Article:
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The Seven Christian Virtues – 6: Kindness


The sixth in our series on the Christian virtues, the antidote to the seven deadly sins.

In my opinion kindness is the most important of all the virtues. As Jesus said, ‘Love your neighbour as you love yourself’. Christianity without kindness is hollow, cold and legalistic, yet with the kindness that Jesus brings it is dynamic, warm and understanding. There is no other system of thought that contains as much truth about the human condition as Christianity.

Kindness can easily be misconstrued as a weakness but it’s a strength. The kind person has utter security in themselves and their own identity and therefore has no issue putting others first. Very often the most unkind people will be those who have been damaged and mistreated, whilst the kindest people are from a loving family. This is a generalisation: of course many kind people have been mistreated themselves and therefore know how painful unkindness is and how blissful kindness can be.

Kindness is putting someone first and wanting what is best for them. Therefore, what kindness isn’t ‘do what you want’. That’s not kindness but washing your hands of someone, saying in effect ‘I don’t care what happens to you’.

G K Chesterton says in Orthodoxy that the problem with the modern age is not that the Christian virtues have been eradicated but rather that they have all gone rampaging off on their own. Kindness is most effective when it comes with the truth, hence the old idiom that it’s sometimes cruel to be kind and kind to be cruel.

The truth directs kindness along its rightful path whilst kindness tempers the truth so that it does not become harsh and counter-productive. There is a big difference between saying ‘Love, let’s go for a run together’ and ‘You look like a walrus’.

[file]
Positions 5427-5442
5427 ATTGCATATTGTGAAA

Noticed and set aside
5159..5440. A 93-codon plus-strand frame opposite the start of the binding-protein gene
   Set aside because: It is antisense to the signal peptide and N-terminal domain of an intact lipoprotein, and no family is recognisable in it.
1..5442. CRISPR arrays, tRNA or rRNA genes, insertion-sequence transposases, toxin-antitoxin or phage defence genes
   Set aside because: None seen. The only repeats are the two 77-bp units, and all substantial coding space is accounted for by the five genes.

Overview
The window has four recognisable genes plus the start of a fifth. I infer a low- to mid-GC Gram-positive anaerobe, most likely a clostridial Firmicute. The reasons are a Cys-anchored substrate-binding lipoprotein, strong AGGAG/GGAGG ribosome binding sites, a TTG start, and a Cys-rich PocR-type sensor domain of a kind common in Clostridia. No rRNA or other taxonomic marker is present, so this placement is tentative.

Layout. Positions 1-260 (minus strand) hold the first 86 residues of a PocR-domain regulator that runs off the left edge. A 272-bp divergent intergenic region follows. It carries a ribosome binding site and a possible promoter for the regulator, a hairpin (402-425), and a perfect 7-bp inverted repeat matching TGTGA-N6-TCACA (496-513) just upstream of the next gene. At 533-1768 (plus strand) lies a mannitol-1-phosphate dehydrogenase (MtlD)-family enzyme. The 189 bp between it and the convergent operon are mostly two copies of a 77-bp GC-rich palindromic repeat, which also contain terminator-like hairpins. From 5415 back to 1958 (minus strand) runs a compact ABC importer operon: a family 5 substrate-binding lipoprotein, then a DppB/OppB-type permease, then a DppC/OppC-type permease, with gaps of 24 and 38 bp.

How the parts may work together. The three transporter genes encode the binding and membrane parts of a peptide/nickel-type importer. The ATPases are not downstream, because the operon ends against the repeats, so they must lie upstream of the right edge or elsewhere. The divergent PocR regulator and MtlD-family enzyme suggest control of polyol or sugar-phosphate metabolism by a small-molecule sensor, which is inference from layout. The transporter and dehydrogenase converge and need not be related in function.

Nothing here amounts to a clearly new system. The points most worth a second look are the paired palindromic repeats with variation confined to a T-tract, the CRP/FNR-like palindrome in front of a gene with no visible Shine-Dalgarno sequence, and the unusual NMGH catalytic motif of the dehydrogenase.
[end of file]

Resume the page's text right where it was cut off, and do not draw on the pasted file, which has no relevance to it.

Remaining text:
Kindness is not just giving people what they want but working out what is best for them in the long run. Again an old idiom comes in handy: give a man a fish and you’ll feed him for a day, teach him how to fish and you’ll feed him for life. Many aspects of Western life fall into the category of short-term solutions for long-term problems.

But there really is very little more attractive in a person than a genuine act of kindness, particularly when they don’t know they are being watched. I love this story of a group of Canadian girls taking an old woman out with them. OK, so they broadcast it all over social media but it’s still a lovely story and one of those little acts of kindness that can make a person’s day.

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Fionn Shiner
Fionn Shiner
Fionn Shiner is a London-based writer who has written for the Spectator, the Daily Mirror, Private Eye and more. His day job is Press and Parliamentary Officer for Catholic charity Aid to the Church in Need (ACN).

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